Brian Wilson has a beard to be feared.
During the San Francisco Giants' World Series run last season, a slogan developed in the Bay Area to honor the Giants' dominant facial-hair-clad closer. That slogan was "Fear the Beard," which honored the long, unkempt and apparently dyed beard that Wilson had taken to sporting.
While "Fear the Beard" may have originally meant "Be Intimidated by Our Closer," for those who have paid attention, it has become a valid admonition: There is something wrong with this beard!
Why is it so unkempt? Why is it so dark? Is it even real?
We may never know.
Wilson, of course, is not the first professional athlete to sport eccentric facial hair. Thus, we take a look now at the Best (and Worst) Facial Hair in the History of Sports.
The lesson of Rollie Fingers' career is clear:
Grow a gimmicky mustache, get into the Hall of Fame.
Hey hey, Clay Zavada has the sinister wax-twist mustache!
Hall of Fame, here we come.
Jayson Werth shaved his beard upon arrival in Washington.
After a miserable start to the season, he must have become convinced that the beard had special powers and was the key to success, because the beard has returned.
Werth literally looks like the caveman from the GEICO commercials.
This beard begat one of the best put-downs of the last 10 years:
Looks like Jesus, throws like Mary!
Lanny McDonald enjoyed this Old Man River mustache throughout his career.
He'll be played by William H. Macy in the movie about his life.
George Parros is actually an escaped convict.
This is his proverbial clever disguise.
This hot-pink goatee definitely goes into the "Bad" column, even though I have chosen to assume that Jenks did this in order to raise breast cancer awareness, which I can't say anything bad about.
This is kind of shocking, and you will have to google it to verify it, but Alexi Lalas is actually a very good-looking man when his hair is cut and his face is shaved.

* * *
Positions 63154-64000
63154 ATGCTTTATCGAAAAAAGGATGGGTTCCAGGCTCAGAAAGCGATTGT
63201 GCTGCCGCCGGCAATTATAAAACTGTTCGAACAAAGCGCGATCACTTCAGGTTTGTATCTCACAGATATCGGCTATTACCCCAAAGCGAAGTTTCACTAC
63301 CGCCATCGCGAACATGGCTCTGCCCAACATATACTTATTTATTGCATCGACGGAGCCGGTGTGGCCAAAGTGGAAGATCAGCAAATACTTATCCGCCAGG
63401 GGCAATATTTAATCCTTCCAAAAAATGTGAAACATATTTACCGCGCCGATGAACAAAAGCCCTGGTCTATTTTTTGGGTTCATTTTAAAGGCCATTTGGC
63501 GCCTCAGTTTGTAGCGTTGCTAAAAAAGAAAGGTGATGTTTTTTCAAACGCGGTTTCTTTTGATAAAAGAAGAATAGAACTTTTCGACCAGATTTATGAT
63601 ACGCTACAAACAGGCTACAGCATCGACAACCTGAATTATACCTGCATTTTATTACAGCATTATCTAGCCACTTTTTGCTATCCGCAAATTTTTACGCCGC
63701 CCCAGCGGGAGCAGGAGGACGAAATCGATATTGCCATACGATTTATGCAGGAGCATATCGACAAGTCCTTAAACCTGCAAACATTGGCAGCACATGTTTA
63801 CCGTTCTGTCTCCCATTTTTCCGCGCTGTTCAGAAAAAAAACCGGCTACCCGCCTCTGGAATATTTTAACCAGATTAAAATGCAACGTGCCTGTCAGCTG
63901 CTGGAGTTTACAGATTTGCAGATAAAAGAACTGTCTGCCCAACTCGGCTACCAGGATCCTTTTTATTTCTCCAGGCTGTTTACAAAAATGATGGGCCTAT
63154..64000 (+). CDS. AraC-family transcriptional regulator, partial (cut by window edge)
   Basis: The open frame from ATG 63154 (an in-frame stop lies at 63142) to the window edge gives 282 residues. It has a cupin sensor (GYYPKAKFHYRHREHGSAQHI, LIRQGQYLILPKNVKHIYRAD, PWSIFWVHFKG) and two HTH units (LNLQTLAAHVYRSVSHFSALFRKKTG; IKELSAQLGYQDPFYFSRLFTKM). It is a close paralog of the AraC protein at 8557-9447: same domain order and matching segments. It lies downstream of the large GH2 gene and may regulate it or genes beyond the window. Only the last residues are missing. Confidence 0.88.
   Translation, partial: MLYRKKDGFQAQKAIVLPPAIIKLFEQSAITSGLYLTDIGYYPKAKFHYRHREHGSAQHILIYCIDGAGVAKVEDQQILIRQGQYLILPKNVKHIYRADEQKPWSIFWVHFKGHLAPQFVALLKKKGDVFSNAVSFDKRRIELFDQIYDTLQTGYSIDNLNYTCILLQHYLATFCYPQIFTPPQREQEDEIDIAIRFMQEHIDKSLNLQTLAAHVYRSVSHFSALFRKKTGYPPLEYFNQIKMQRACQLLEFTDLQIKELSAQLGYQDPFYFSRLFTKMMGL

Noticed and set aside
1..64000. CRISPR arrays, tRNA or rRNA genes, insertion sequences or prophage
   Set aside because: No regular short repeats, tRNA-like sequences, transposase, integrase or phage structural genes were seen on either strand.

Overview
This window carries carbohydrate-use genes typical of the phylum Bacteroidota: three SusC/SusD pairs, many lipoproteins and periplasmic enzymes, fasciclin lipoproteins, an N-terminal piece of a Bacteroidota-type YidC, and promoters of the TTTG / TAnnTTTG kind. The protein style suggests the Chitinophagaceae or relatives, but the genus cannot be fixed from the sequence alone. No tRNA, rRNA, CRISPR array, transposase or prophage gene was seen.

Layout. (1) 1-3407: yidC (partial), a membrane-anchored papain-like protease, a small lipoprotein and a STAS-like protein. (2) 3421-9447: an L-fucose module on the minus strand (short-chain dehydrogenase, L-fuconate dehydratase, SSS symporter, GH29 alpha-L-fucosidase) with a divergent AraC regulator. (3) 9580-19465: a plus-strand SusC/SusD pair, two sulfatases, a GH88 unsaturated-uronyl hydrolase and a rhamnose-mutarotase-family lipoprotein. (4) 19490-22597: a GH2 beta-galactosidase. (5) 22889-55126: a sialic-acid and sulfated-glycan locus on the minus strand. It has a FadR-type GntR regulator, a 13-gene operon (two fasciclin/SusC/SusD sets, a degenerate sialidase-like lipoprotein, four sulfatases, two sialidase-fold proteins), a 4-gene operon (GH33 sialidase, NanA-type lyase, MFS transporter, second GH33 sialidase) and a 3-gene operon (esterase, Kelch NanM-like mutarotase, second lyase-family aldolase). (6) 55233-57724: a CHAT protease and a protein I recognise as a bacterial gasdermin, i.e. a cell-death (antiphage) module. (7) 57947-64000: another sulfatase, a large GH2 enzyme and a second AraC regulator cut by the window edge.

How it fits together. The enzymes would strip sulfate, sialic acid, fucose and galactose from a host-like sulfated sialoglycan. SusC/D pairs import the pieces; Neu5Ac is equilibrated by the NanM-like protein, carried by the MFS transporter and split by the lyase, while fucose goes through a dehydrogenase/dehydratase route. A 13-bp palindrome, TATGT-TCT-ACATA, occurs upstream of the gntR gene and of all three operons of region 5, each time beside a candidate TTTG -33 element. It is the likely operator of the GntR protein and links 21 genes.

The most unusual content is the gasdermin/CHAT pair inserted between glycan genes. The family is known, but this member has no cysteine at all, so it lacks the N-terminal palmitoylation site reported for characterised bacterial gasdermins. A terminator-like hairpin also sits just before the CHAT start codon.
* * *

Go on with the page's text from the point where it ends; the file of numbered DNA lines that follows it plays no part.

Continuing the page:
Scott Spiezio actually got a lot of mileage out of his dyed-red "flavor saver."
If not for that little guy, no one would ever have known who Spiezio was.
As it is, hundreds of fans around the country know his name.
Apparently, the story behind Jeff Bagwell's goatee is that he and a teammate vowed to grow their goatees all winter so that they would be nice and long for spring training.
When Bagwell arrived at spring training the following year, the teammate, who thought the whole thing was a joke, had been clean-shaven all offseason.
(I feel like the story was about Billy Wagner, but I cannot confirm.)
It is a great look.
Very 1970s black exploitation film.
Of course, when you turn out to be a fraud, all you do is bring the beard down with you.
Ladies and gentlemen, the closest any human has ever come to actually resembling a catfish.
Too bad that nickname was already taken; Rod Beck had to settle for Shooter.
Joe Namath used this mustache to remind his fans in New York that he was actually from Alabama.
Here, he looks like an extra from Smokey and the Bandit.
Like Doug Jones, Sparky Lyle suffers from now having gone with the sinister 'stache.
Also not in the Hall of Fame.
There is nothing good to say about this. Not at all.
Is Jason Giambi planning on joining up with the highway patrol after he retires?
Lots of guys in the NFL grow beards.